My 24 year old daughter is a second year choir director and music educator at a small, rural middle and highschool in Southwest Virginia. During the same time I was attending a workshop on neuroscience and coaching last week, talking about and personally experiencing transformation, three young students at her school also experienced their own version of it.
In two separate car accidents over three days, this life of theirs on the Earth plane ended.
This was not the first time senseless, incomprehensible tragedy struck so close to my daughter’s heart. On April 16 2007 as a freshman at Virginia Tech she was eerily close to the massacre that occurred there. She was one floor above the room where two people were killed in the dorm; she lost two dear friends she knew from her high school; and she (and her friends she lost) also attended the same school as the boy who was responsible for all of it.
Yesterday when I spoke with her, she said she felt she was right back there at April 16. Her usual effervescent demeanor had diminished to something beyond sad; She sounded numb. Like she had just received a shot of anesthesia to her soul. Perhaps having reached a sort of “tipping point “ in the compounding of young lives lost close to her and her ability to process all of it. The emotions become so overwhelming that is becomes hard to know what to feel or how to feel it.
This time she is one of the “adults” in a position of stewardship over children’s broken and bewildered hearts while unsure how or even if she should make room to tend to her own.
I read once that from a spiritual viewpoint it is a fallacy to say that people’s lives are “cut short” when they die so young. That from this point of view we all are really only here a short time in relative terms anyway, that each of our souls have come to do its work in whatever time its here, and that our life is fully lived for this lifetime no matter how long we inhabit our physical form. In this regard, “time” is really irrelevant.
Yet, even if we buy into this notion and understand our true nature as spiritual beings, we are still having a human experience. In that experience it is so hard to comprehend the death of a young person that seems so random and to us as humans – so senseless.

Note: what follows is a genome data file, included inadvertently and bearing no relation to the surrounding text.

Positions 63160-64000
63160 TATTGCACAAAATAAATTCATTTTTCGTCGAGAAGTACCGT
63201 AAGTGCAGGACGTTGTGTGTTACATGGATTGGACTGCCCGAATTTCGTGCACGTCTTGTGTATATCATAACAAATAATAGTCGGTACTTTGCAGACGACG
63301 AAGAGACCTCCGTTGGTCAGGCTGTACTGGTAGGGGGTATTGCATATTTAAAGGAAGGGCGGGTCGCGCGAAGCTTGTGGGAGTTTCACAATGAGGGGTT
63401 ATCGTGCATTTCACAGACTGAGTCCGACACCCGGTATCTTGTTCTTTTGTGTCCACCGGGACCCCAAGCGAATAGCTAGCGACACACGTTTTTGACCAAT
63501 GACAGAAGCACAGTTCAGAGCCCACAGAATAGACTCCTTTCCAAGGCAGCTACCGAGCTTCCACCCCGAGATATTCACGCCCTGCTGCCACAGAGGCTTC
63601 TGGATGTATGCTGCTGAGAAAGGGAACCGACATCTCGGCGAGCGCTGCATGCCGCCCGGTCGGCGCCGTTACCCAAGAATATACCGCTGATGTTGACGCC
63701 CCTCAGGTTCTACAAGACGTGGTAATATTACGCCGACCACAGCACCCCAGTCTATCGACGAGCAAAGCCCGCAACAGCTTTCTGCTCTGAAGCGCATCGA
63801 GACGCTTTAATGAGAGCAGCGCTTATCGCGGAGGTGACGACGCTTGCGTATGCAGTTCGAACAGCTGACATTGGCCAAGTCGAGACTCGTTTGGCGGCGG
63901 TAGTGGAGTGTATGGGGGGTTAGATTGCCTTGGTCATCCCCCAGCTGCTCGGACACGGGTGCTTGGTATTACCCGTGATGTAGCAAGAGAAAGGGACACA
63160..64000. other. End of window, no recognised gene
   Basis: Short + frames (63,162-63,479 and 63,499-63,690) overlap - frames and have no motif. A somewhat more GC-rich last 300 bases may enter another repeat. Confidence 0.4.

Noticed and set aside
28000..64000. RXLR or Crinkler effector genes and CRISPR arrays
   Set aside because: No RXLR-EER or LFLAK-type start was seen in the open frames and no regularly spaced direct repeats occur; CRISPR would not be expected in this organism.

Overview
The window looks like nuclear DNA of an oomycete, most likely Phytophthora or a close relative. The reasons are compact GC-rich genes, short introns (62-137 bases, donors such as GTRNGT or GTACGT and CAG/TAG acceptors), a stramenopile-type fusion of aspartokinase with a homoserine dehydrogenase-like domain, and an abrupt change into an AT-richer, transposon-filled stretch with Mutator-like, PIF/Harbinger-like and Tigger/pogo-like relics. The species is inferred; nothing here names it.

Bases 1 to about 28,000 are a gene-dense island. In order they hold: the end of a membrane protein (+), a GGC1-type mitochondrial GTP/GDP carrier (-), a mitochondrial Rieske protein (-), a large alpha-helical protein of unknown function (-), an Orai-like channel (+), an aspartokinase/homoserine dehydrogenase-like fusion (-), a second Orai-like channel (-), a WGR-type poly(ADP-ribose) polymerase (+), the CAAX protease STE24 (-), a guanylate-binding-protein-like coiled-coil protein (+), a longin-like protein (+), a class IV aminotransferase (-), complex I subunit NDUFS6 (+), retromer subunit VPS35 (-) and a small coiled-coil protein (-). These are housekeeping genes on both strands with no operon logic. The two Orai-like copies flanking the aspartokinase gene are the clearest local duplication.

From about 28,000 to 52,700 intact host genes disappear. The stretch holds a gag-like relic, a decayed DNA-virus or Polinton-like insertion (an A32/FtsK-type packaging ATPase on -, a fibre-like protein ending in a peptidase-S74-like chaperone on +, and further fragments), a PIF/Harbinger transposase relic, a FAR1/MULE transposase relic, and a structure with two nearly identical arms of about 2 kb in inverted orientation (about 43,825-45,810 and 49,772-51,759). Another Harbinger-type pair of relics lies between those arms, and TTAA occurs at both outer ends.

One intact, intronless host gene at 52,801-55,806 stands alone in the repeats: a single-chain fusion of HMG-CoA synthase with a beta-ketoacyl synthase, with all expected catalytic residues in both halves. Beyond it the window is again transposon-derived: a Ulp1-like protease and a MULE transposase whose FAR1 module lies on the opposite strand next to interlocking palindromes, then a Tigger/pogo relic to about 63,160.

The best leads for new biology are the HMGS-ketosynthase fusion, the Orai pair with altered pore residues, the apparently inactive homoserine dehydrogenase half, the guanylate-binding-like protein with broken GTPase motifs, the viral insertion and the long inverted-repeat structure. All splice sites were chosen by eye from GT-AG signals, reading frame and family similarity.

I have wondered if the purpose of these souls who come to Earth and leave soon after is simply to remind us. Without them, we would forget. Or we would just not have the context, the alternative view, to understand whats really important. We would forget- that all there is really- is love; that we are all community and family and need each other; that we are more alike than not; and that when there is loss we feel and we feel deeply. And in doing so, we see in each other what is inside of us. Without this “reminder” , the vortex of chores, and petty gossip, and worrying, and comparing and competing with one another would sweep us away into an illusion that this is what life is and all its about. We would not have a reason to PAUSE….. And it is in this space – this pause – that we sometimes, often, more often than not – create something from loss that has a countervailing gain that would not have been created otherwise.
So I do not think it is any coincidence that it is during Thanksgiving week that this tragic loss has occurred. It is the quintessential timing to PAUSE. Time to pause and let these souls that have passed on in this way serve to remind us about GRATITUDE. I mean the kind of gratitude that we need to PAUSE to take notice of. Gratitude for the sheer privilege of having the experience of being alive and of the gift of Life itself. Of knowing what a sun looks like to rise and set and for my eyes to have the ability to reflect the beauty of the purples and blues and orange that paints the sky when it does. Of being able to bear witness to the changing phases of the moon – each phase with a beauty and mystery all its own. Of watching the cycle of a leaf turn, then die, then be reborn again. Of knowing what the cool grass feels like under my feet. Of knowing what the sky looks like in its clear blue purity and then when its being rearranged by puffy clouds and in other times when it mother nature feels more dark and stormy, I get to see that too. Gratitude. For my heart that beats and knows how to love and how to cry, for my brain that thinks and creates and for the “Programmer” that has programmed it to perform the miracle it does. Gratitude for a human spirit that brings me to my knees in awe – in the knowing of the resilience of that spirit, in its oneness, and its ability to make meaning out of what in the moment seems senseless and beyond repair.
When we pause…. like this….. sorrow can be transmuted joy, to the kind of joy that still honors and celebrates the preciousness of these three lives and the meaning they can give to ours and that allows us our sadness and pain to co-exist alongside our reverence. In doing so, I think it helps to make it seem less senseless. I thankful to these three souls for teaching me this, reminding me and mostly – for making me PAUSE….